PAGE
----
How to Handle Last Month’s Rent
| Posted in advice, laws, News - 8 Comments.
By: Katherine Higgins-Shea, Esq.
There is more to properly handling a last month’s rent than giving the tenant or prospective tenant a receipt for their payment. Pursuant to General Laws Chapter 186, Section 15B, not only is the landlord required to give the tenant or prospective tenant a receipt, but the receipt must include “the amount of such rent, the date on which it was received, its intended application as rent for the last month of the tenancy, the name of the person receiving it and, in the case of an agent, the name of the lessor for whom the rent is received, and a description of the rented or leased premises, and a statement indicating that the tenant is entitled to interest on said rent payment at the rate of five per cent per year or other such lesser amount of interest as has been received from the bank where the deposit has been held payable in accordance with the provisions of this clause, and a statement indicating that the tenant should provide the lessor with a forwarding address at the termination of the tenancy indicating where such interest may be given or sent.”
Although many of us know that there is no legal requirement that the last month’s rent be placed in a separate, interest bearing account, it is important to note that if you don’t deposit the last month’s rent in an interest-bearing account, the tenant is entitled to interest at a rate of five percent per year. Furthermore, interest must be paid to the tenant each year on the anniversary date of the tenancy, or if the tenancy ends before one year, for all months except the last month of the tenancy. At the end of each year of tenancy, the landlord must send a statement to the tenant as to the amount of interest due with payment of that interest or a statement indicating that the tenant may deduct the appropriate amount of interest from the next rental payment. If a landlord does not send the statement to the tenant by the anniversary date of the tenancy, the tenant may deduct the amount of interest from the next rental payment.
If you do not pay the interest within 30 days after the end of the tenancy the landlord’s exposure to liability is three times the interest due, plus court costs and reasonable attorney’s fees. While three times the amount of the interest due may not be a lot of money, it is wise to consider the financial impact of court costs and reasonable attorney’s fees, which could be hundreds of dollars, if a tenant is successful.
This article was written before changes were made by the Appellate Court due to Gallo v Marinelli (2016). Read more about this case and decision here.
8 Responses to How to Handle Last Month’s Rent
The only place that ever treated my last month’s rent and security deposit with any respect was the last place I lived, run by Micozzi Management. I loved living there and will always be grateful for the respect they always treated me with.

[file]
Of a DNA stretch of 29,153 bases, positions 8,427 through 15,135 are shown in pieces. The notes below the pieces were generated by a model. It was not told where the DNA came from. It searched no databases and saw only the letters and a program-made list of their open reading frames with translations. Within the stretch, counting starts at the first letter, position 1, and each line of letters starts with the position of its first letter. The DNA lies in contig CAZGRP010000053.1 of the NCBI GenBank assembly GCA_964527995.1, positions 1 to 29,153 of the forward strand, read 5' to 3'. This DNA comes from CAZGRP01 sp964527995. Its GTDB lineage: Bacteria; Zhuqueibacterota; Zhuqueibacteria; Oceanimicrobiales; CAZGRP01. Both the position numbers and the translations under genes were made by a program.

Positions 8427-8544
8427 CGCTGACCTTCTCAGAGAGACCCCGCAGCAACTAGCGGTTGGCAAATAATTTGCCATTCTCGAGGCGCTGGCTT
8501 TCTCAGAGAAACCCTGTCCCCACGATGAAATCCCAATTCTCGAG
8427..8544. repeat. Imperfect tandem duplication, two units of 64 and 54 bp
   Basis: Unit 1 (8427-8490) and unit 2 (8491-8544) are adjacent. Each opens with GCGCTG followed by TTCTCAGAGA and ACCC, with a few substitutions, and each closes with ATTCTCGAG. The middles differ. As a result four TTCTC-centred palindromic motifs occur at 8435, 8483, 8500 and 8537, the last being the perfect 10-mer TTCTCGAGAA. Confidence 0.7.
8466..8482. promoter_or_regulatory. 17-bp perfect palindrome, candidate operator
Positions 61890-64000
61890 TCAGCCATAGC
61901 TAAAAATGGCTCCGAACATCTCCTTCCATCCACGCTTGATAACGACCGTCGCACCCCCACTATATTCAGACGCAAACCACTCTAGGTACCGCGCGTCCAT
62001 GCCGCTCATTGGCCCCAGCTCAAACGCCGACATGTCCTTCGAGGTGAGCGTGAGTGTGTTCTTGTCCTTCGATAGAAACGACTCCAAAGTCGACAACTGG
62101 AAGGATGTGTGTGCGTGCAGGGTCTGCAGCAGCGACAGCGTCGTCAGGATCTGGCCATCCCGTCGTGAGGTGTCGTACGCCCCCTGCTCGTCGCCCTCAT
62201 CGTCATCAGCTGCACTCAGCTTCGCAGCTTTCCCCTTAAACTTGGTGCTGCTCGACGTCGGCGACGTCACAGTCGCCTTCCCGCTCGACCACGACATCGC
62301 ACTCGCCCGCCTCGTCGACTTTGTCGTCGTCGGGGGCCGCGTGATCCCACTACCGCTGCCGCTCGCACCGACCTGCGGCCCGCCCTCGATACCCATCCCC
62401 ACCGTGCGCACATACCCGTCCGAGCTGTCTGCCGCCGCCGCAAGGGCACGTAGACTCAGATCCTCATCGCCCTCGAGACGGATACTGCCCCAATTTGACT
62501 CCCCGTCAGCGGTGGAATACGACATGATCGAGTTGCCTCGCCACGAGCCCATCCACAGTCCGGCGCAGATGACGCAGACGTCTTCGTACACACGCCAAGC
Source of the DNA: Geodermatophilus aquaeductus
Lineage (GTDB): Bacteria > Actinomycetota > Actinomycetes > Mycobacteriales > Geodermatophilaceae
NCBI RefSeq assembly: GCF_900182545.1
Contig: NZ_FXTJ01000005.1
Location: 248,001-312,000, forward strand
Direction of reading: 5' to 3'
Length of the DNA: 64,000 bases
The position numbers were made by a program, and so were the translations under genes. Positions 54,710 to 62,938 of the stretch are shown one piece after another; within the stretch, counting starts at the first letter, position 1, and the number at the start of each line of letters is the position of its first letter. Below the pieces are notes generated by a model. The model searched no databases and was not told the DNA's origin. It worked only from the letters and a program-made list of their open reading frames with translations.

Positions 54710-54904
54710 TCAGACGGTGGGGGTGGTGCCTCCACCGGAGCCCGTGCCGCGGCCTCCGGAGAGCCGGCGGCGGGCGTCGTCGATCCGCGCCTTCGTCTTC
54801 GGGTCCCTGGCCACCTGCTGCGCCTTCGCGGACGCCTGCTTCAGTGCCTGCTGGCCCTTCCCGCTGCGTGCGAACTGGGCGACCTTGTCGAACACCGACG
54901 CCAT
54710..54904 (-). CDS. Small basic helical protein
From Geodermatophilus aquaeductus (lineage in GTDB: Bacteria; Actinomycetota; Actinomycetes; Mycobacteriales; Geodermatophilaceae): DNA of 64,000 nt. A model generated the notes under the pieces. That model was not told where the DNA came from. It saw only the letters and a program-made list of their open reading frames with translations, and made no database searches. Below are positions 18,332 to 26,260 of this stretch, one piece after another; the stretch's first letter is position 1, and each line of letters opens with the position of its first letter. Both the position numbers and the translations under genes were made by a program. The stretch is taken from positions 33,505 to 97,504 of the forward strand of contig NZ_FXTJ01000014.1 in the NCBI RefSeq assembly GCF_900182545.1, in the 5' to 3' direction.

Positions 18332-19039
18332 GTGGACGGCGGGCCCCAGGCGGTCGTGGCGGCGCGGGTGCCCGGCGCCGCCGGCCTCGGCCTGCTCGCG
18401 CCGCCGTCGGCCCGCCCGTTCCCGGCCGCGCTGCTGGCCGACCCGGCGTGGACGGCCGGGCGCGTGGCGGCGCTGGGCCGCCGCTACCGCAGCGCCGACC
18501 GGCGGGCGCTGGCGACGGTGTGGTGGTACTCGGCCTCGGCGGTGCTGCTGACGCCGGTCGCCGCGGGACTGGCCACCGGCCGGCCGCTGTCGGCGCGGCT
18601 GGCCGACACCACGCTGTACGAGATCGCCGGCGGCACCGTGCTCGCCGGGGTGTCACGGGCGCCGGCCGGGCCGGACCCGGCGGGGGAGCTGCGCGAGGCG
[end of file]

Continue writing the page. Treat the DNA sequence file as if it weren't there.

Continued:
My landlords never put our security into account and never paid interest on that or our last months rent. Now that we’re moving it’s becoming stressful figuring out how to get our money back without causing problems for future references and such. They’ve always said they don’t follow the rules and now we have to fight them on the money. Having a good relationship with landlords in the beginning is nice but make sure they’re sticking to the laws or it’ll be difficult when you leave.
Can a new landlord charge me last month’s rent even though I’ve been living there for 34 years?
I intend to return my MA tenant’s full last month’s rent and security deposit at the end of his tenancy on Feb. 28th, he is now angrily requesting it all now. It’s my and my wife’s house, the rent covers the mortgage and not much more and I want to do the right thing. Complicating matters we’re all now out of state and he has a friend managing the property. The tenant did not use the initial last month’s rent payment as his last month’s rent. We are also trying to arrange a proxy walk through with photos after which we were going to figure out how to get his last month’s, security and interest from South Egremont MA to Oakland CA where my tenant currently lives. And we’re having trouble arranging a proxy walkthrough, the tenant seems to be resisting. Do I currently owe him the last month’s rent and can he insist on receiving any or all of it before the end of his official tenancy? Up until this we’ve had a great relationship, rent’s always been on time. Wanting to do the right thing here ethically and legally.
This is probably a good time to update this article. The description that you MUST pay 5% if it’s not interest bearing seems to have been changed by the Appellate Court.
See however, Gallo v Marinelli, 90 Mass App Ct 1107 (2016)
I just re-read mass law chapter 186 section 15b which describes taking last month’s rent.
I see that I should give either the interest or a notice that they may deduct the interest from their rent. But if I do not send a notice then the tenant may deduct the interest from their next rent on their own. I’m okay with that.
In practice, complying with the law would be easier if we didn’t have to tracking tenants anniversary and send notices.
As long as I comply with receiving the last month’s rent and giving it back according the Mass law, would I still be liable for treble damages if I never sent annual notices that they may deduct the interest?
Also, for last month’s rent is treble damages just three times the interest? vs Security Deposit it could be three times monthly rent plus interest.
Brian, send us an email to firstname.lastname@example.org.